David Stern once again gives the Emerald City the finger.
I don’t know what it is. Maybe he doesn’t like coffee or he’s completely devoted to open source and is still ticked the feds settled their anti-trust action against Microsoft.
And don’t even get him started on Pearl Jam or Soundgarden, who were just Nirvana wannabes, right? I mean, if we were to rank Cameron Crowe’s movies, Singles would rank somewhere behind We Bought a Zoo.
Perhaps he put big money down on the Seahawks in Super Bowl XL, to watch them become the only team in that game’s history to have more yards, more first downs and fewer turnovers than its opponent and still lose.
Or maybe it just comes down to Jack Sikma’s perm, quite possibly the worst hairdo ever to grace the NBA.
Whatever the reason, David Stern clearly holds a grudge against Seattle.
As I noted in my piece last year about LeBron James, Stern allowed Clay Bennet to move the Supersonics out of Seattle after the city refused to pony up for a new stadium.
Now, the league, under Stern’s direction, has blocked the sale of the Sacramento Kings to a group that planned to move the Kings north and rename the team the SuperSonics.
The reason, of course, has less to do with the Commissioner’s lack of appreciation for grunge, than it does with, well, quite simply money. David Stern believes that state and municipal governments should be in the business of subsidizing billionaire owners of NBA franchises. It doesn’t matter that we’re bogged down in a jobless recovery from a recession that’s five years old. No. What’s important is that government spend money on basketball and not on things like, say, education.
Sacramento Mayor Kevin Johnson, who also happens to be former NBA All-Star Kevin Johnson, executor of one of the fiercest dunks in the league’s history, has committed his city, to the tune of $258 million, to help build the Kings a stadium if the team’s new owners pledge not to move it. (Current owners, the Maloof brothers, are now being “encouraged” by the league to sell to a local group of buyers who will keep the team in Sacramento.)
The problems here are myriad. First off, who chairs the league’s relocation committee, which voted unanimously to recommend to the full body of owners that they block the sale of the Kings to Chris Hansen, the investor heading up the Seattle-based group? Why, none other than Clay Bennett, the man who tried to extort some $500 million in financing from the City of Seattle before moving his team to Oklahoma City.
There is also the wild overvaluation of the Kings as a franchise. Hansen’s group had bid up the sale price to $625 million, which anyone who has watched the Kings play over the last couple of seasons knows is inflationary. The Sacramento-based group of buyers had originally matched Hansen’s offer of $525 million before he upped the ante the extra 100 mill. But, with that deal now blocked, the local group has no incentive to match the higher figure. Not to defend the Maloofs, but $100 million is a lot of money to take out of their pockets just because Seattle refused to play the stadium financing game four years ago.
Finally, there is the question of that game itself. As Nick Traverse recently pointed out at The New Yorker, NFL host cities have shelled out nearly $5 billion in financing to build or renovate stadiums since 1997, all under the guise of economic development. But as a Cato Institute study to which Traverse links clearly demonstrates, it doesn’t work. New stadiums rarely generate economic growth and, as the life of a stadium today seems to be growing shorter and shorter, they hardly ever pay for themselves. Note the latest, the new $1 billion stadium Atlanta has agreed to help build for the Falcons, even though the Georgia Dome, where the team currently plays, is only 20 years old, was just renovated in 2007 at the cost of $300 million, and was good enough to host this year’s NCAA Men’s Basketball Final Four, one of the premiere sporting events in the country, perhaps second only to the Super Bowl.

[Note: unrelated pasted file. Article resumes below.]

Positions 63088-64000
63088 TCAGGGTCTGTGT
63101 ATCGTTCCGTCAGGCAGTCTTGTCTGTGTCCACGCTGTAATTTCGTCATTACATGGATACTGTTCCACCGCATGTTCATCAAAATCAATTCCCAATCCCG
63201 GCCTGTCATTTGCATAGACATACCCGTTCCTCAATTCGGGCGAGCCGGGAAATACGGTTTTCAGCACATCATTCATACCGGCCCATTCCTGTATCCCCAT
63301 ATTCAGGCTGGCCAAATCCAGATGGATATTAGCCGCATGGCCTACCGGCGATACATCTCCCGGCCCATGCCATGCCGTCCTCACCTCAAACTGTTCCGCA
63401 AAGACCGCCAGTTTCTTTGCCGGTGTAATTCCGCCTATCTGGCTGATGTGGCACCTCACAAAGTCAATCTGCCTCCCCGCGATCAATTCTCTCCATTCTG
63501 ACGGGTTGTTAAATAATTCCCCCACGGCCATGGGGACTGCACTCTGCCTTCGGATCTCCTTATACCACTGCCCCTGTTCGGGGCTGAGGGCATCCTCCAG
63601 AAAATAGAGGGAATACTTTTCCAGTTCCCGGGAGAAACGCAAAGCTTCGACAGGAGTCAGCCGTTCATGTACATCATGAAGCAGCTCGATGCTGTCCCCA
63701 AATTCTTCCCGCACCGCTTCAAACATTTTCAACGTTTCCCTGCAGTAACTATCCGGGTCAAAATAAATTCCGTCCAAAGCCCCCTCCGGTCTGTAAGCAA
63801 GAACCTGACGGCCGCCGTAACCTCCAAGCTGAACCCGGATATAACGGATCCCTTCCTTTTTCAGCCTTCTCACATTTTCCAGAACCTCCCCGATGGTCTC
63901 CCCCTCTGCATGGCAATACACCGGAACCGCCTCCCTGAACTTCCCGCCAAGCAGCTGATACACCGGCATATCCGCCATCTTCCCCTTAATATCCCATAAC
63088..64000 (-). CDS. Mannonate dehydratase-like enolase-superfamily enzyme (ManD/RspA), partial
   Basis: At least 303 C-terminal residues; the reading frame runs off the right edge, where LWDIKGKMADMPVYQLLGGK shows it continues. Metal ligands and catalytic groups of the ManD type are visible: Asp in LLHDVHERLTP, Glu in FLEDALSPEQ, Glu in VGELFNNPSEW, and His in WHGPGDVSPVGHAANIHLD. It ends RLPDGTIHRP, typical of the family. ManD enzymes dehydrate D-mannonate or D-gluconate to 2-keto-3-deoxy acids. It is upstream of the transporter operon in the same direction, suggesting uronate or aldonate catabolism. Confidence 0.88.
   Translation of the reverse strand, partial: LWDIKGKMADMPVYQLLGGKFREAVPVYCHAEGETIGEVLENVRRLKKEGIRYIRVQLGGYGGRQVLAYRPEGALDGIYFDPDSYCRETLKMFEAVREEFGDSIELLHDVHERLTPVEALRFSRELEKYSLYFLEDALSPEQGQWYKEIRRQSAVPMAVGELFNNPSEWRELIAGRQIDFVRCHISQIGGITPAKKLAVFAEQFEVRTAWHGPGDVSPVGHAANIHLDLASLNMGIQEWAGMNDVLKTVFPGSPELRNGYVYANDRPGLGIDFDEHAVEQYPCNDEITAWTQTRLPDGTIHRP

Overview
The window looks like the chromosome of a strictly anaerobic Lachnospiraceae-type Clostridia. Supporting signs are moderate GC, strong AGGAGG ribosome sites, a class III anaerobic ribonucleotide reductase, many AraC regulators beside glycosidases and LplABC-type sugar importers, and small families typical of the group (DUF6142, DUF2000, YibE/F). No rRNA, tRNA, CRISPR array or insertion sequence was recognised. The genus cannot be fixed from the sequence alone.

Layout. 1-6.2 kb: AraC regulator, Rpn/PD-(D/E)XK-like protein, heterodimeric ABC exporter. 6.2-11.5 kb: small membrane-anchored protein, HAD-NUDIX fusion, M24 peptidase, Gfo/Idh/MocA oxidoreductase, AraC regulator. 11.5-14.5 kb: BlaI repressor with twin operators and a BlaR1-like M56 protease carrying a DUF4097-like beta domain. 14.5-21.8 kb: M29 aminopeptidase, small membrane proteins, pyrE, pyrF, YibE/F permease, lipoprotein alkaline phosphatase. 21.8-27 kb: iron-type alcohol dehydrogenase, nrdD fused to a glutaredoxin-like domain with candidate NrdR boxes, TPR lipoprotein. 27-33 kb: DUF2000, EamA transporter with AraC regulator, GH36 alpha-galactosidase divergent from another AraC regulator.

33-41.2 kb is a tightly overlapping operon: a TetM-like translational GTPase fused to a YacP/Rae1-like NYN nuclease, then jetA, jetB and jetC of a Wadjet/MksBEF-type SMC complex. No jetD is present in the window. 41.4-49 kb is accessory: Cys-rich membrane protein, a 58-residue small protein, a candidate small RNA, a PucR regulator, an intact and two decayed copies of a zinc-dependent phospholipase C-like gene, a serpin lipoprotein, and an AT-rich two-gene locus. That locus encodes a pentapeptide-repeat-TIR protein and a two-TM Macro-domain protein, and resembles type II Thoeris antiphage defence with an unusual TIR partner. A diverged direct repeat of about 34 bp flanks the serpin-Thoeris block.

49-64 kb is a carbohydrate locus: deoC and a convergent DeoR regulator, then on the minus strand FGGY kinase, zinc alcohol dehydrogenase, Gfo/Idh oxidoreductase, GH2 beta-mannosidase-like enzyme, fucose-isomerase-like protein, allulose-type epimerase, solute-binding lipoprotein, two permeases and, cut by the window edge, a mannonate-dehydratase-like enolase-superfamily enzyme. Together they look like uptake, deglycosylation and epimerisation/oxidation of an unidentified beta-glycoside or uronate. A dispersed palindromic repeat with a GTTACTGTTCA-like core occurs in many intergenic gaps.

Though if one really wants to see the wreckage of a publicly-financed stadium deal gone bad, one has only to travel south from Atlanta to Miami, where that city helped build baseball’s Marlins a new stadium. The city and its fans then watched as the team’s owner, Jeff Loria, turned around and sold off any player capable of hitting a curve ball better than Serano at the beginning of Major League. The result: attendance is so bad the team has resorted to closing the upper deck during week night games.
All of which brings us back to Commissioner Stern. Seattle was right four years ago when it refused to help foot the bill for a new stadium for the Sonics. What concerns him now is not that Seattle will again reject the idea of a publicly financed stadium, but that Hansen and his group haven’t even asked for one. You see, they want to go it alone, building the stadium themselves the old-fashioned way, which means raising the money privately and both bearing the costs of construction and reaping the gains from receipts. It’s a novel idea, I know, but it’s also a precedent Stern and the league’s other owners would rather not see set, because then they’d have to put their own capital in play and, God forbid, we wouldn’t want that to happen.I wrote earlier this year, when I included Stern in my list of 2013’s worst moments in sports, that his announced retirement (February 2014) couldn’t come soon enough. My guess is that, for folks in Seattle, they’d like it to come even sooner than that.
Photo: Richard Drew/AP